Along coastal watersheds, a pelican’s majestic flight into the air always captures an avid birdwatcher’s eye. A pelican’s natural habitat forms the cornerstone for this bird family’s survival. Located along bodies of water where fish and small waterfowl thrive, such a habitat provides both food and nesting grounds for the pelican.
The pelican bird family consists of eight modern species, each preferring varying habitat attributes and characteristics. These species include the brown, Peruvian, American white, great white, dalmatian, pink-backed, spot-billed and Australian pelican. White-plumed pelicans prefer habitats that can accommodate ground nesting, while gray and brown-plumed pelicans live in habitats with tree-based nesting sites.
Pelicans possess a large throat pouch to swallow and hold food. Their diet consists mainly of fish, amphibians, crustaceans and small birds. The pelican must inhabit the same environment as its food source, near bodies of water. In addition, pelicans make use of their habitat to establish nests aggregated in colonies. This type of behavior encourages social interaction among different birds and promotes widespread mating rituals.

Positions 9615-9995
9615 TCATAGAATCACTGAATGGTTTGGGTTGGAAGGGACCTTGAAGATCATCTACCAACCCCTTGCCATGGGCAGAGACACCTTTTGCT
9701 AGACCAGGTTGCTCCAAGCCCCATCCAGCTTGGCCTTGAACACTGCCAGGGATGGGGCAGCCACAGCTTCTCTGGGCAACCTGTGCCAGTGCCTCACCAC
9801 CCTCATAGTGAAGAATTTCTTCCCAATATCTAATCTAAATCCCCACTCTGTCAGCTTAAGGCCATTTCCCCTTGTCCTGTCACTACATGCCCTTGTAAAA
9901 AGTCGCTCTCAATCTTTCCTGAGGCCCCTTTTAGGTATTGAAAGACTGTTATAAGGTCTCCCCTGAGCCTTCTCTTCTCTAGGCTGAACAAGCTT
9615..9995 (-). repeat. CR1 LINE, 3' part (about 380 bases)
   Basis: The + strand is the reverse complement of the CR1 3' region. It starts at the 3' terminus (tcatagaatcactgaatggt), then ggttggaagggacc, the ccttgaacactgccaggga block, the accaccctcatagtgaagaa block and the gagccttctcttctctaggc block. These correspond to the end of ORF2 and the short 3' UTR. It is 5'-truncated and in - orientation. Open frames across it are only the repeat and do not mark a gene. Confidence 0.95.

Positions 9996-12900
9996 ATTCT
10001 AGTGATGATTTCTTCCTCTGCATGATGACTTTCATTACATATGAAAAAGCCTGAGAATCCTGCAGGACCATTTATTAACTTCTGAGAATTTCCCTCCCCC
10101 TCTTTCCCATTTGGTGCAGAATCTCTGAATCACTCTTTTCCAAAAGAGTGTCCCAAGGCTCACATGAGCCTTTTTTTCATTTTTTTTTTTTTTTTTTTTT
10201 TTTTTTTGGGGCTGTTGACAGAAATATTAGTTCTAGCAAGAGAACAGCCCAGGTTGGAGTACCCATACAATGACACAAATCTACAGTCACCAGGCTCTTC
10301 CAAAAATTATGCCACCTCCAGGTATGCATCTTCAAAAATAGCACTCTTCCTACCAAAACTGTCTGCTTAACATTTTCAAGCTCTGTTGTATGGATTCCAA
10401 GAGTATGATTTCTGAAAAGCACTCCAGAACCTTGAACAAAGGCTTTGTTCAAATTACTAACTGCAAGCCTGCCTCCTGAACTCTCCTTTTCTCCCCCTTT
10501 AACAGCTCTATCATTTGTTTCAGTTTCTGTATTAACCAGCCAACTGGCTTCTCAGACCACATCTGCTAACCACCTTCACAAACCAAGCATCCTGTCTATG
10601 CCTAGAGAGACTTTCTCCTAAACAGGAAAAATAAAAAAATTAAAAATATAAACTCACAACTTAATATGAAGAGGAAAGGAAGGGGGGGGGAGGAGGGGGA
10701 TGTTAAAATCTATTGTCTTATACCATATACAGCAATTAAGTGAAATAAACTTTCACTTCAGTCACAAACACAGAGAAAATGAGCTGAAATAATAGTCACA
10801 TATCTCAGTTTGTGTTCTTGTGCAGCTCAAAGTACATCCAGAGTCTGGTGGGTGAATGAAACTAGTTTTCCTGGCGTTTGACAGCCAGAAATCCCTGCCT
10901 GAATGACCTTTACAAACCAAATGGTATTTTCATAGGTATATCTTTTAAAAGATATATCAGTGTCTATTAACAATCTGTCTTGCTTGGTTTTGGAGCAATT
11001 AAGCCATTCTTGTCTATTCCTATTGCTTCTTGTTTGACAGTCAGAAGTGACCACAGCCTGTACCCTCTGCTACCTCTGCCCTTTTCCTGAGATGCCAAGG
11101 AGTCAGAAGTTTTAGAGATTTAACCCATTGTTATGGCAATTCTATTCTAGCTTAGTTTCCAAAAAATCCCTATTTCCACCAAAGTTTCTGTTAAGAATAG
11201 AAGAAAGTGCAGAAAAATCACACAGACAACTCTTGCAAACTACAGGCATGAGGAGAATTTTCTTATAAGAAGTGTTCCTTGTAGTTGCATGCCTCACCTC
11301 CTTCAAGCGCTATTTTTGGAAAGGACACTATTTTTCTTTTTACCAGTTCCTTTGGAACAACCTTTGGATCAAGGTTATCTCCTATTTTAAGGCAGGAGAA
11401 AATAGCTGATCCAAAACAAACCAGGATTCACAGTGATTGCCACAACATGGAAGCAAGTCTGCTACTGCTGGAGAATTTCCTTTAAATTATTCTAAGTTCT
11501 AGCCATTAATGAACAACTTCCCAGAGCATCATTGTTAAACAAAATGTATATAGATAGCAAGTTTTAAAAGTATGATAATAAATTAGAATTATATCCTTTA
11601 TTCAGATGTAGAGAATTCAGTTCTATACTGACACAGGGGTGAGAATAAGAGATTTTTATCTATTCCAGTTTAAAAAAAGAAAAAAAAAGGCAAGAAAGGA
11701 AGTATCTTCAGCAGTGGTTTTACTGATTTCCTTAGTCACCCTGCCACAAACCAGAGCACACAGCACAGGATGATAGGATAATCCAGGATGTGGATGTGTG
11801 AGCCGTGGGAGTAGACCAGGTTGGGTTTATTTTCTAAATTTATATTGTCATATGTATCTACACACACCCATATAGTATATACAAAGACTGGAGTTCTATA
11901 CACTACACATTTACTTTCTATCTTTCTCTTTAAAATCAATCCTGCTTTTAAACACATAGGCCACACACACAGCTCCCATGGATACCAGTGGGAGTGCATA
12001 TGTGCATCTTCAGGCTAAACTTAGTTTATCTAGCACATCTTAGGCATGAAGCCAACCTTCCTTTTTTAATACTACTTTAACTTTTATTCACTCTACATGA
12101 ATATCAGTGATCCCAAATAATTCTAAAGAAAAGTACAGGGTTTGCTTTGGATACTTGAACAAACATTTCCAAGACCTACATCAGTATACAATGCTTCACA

Depending on the specific species, some pelicans prefer to live along coastal shores, while others live near inland lakes. All pelicans inhabit warm, temperate regions near bodies of water. A marine environment is essential for pelican survival because they rely on fish as their main source of food. Although pelicans can fly for extended amounts of time, they usually avoid deep ocean waters and polar regions.
Pelicans live on every continent except Antarctica, according to the San Diego Zoo website, but the majority of the worldwide pelican population exists along United States coastal waters, the western coastlines of South America, the southern half of Africa and the Australian continent. Due to its heavy presence along southern U.S. coasts, the state of Louisiana declared the brown pelican its official state bird in the 1960s.
The pelican population reached dangerously low levels in the early 1900s due to extensive hunting and pesticide poisoning, most notably the advent of DDT, points out the U.S. Fish & Wildlife Service. With the official ban of DDT pesticide and increased federal protection, the pelican left the Atlantic Coast Endangered Species list in 1985. As of 2010, pelicans remain off endangered species lists worldwide, with their natural habitats secure.